Ram-headed aegis amulet

Napatan Period, reign of Piankhy (Piye)
743–712 B.C.

Findspot: Sudan, Nubia, el-Kurru, Ku 53


Overall: 7.4 x 6.8 x 1.5 cm (2 15/16 x 2 11/16 x 9/16 in.)

Accession Number


Medium or Technique


Out on Loan

On display at Drents Museum, Assen, The Netherlands, December 15, 2018 – May 5, 2019


Jewelry, The Ancient World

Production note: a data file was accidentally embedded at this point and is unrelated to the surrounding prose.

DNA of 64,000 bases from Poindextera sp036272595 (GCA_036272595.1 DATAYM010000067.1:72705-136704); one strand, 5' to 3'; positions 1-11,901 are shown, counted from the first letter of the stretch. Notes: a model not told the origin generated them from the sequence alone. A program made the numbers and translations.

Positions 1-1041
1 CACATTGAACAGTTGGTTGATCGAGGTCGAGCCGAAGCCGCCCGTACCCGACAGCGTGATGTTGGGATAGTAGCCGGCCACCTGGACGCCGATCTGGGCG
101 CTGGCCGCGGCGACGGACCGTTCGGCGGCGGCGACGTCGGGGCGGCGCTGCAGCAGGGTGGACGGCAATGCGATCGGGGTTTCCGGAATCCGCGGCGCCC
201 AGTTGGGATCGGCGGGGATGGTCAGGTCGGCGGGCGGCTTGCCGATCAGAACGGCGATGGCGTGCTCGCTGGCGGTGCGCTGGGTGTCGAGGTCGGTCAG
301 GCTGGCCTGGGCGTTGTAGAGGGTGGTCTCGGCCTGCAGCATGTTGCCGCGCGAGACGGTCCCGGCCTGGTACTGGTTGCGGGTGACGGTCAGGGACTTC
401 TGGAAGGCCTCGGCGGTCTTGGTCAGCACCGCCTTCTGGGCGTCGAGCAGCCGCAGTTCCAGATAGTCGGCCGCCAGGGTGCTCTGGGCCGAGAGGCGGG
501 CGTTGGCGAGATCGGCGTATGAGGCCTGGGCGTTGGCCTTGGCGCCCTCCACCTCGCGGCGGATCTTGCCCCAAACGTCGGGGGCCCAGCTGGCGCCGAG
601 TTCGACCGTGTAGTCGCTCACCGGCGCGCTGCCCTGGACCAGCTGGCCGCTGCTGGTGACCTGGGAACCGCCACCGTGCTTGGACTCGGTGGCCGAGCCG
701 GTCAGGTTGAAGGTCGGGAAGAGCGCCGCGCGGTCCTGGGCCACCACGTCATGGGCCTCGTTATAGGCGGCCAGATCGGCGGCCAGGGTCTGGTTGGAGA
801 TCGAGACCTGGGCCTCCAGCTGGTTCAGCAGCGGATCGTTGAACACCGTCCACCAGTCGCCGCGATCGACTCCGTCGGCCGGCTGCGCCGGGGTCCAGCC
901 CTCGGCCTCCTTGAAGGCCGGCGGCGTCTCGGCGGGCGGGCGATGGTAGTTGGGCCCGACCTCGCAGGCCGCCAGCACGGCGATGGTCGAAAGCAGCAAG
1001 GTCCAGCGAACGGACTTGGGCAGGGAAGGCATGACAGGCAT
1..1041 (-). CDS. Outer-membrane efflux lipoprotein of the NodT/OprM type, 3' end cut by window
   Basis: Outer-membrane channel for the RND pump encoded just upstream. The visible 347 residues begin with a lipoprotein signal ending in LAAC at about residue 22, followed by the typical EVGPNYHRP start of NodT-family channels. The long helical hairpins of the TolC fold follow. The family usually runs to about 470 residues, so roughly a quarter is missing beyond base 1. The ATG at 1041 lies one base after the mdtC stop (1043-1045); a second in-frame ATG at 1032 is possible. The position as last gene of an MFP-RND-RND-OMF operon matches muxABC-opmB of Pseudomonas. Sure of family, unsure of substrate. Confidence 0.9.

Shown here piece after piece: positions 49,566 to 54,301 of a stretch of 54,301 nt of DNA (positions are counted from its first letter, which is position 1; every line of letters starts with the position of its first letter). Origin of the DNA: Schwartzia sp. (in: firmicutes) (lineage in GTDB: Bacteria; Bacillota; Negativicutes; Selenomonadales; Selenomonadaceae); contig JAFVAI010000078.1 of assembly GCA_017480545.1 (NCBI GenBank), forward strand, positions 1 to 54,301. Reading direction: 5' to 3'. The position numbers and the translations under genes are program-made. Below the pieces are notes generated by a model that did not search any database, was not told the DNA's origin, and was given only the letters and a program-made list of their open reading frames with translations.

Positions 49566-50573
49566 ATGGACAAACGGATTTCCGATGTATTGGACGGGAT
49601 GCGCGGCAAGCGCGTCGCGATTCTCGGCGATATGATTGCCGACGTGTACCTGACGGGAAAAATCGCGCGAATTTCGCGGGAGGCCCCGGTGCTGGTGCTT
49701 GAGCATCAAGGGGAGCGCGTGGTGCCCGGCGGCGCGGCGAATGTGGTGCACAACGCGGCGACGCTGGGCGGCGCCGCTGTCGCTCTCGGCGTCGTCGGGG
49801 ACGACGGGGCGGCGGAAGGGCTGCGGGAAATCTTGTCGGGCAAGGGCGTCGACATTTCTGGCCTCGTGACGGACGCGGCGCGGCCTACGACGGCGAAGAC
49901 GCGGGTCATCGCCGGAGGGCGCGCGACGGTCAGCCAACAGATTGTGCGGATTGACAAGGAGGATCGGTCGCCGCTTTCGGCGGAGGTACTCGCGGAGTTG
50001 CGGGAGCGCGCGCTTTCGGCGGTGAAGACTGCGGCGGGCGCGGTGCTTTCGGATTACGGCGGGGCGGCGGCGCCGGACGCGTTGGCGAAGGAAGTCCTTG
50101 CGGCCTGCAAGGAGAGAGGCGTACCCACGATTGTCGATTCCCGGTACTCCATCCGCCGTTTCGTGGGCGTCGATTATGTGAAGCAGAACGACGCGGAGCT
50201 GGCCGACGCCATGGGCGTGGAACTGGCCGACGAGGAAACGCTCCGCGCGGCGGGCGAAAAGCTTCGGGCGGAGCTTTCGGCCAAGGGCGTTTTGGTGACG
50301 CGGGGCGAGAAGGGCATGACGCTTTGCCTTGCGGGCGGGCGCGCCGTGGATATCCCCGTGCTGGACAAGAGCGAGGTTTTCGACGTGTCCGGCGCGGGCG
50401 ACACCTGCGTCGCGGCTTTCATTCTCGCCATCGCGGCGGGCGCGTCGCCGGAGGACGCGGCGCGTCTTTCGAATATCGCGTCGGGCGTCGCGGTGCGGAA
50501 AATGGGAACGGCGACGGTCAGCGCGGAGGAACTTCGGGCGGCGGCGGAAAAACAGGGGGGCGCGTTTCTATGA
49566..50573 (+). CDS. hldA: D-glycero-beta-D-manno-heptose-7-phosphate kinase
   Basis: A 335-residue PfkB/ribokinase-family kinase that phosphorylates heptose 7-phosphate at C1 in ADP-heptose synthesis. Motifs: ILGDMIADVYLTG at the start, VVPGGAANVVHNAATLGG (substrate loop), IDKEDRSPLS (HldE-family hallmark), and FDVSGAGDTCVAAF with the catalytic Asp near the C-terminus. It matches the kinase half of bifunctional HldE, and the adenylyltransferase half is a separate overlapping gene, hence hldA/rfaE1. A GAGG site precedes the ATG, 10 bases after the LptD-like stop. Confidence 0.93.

An aegis is a broad collar topped by the head of a deity, in this case the god Amen-Ra in the form of a ram crowned with a solar disk and uraeus. Amulets of this type were intended to offer protection to the wearer and avert potential dangers. On the reverse is a debased hieroglyphic inscription.


From el-Kurru, Ku 53 (tomb of Queen Tabiry). 1919: Excavated by the Harvard University–Boston Museum of Fine Arts Expedition; assigned to the MFA in the division of finds by the government of Sudan.
(Accession date: January 1, 1924)

Credit Line

Harvard University—Boston Museum of Fine Arts Expedition